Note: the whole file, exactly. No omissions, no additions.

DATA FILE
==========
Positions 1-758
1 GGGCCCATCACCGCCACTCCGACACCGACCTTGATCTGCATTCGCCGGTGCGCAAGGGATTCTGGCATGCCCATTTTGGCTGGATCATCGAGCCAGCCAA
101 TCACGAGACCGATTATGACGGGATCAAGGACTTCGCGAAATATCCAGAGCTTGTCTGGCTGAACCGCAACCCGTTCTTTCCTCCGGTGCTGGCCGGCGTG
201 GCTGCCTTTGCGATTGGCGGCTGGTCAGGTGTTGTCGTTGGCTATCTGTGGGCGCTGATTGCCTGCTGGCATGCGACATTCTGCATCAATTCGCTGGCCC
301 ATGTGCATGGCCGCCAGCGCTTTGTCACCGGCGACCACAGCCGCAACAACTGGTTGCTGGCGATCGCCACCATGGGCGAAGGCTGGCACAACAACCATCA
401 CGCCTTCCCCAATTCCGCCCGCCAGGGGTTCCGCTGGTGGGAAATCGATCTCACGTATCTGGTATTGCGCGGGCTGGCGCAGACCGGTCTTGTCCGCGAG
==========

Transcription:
Positions 1-758
1 GGGCCCATCACCGCCACTCCGACACCGACCTTGATCTGCATTCGCCGGTGCGCAAGGGATTCTGGCATGCCCATTTTGGCTGGATCATCGAGCCAGCCAA
101 TCACGAGACCGATTATGACGGGATCAAGGACTTCGCGAAATATCCAGAGCTTGTCTGGCTGAACCGCAACCCGTTCTTTCCTCCGGTGCTGGCCGGCGTG
201 GCTGCCTTTGCGATTGGCGGCTGGTCAGGTGTTGTCGTTGGCTATCTGTGGGCGCTGATTGCCTGCTGGCATGCGACATTCTGCATCAATTCGCTGGCCC
301 ATGTGCATGGCCGCCAGCGCTTTGTCACCGGCGACCACAGCCGCAACAACTGGTTGCTGGCGATCGCCACCATGGGCGAAGGCTGGCACAACAACCATCA
401 CGCCTTCCCCAATTCCGCCCGCCAGGGGTTCCGCTGGTGGGAAATCGATCTCACGTATCTGGTATTGCGCGGGCTGGCGCAGACCGGTCTTGTCCGCGAG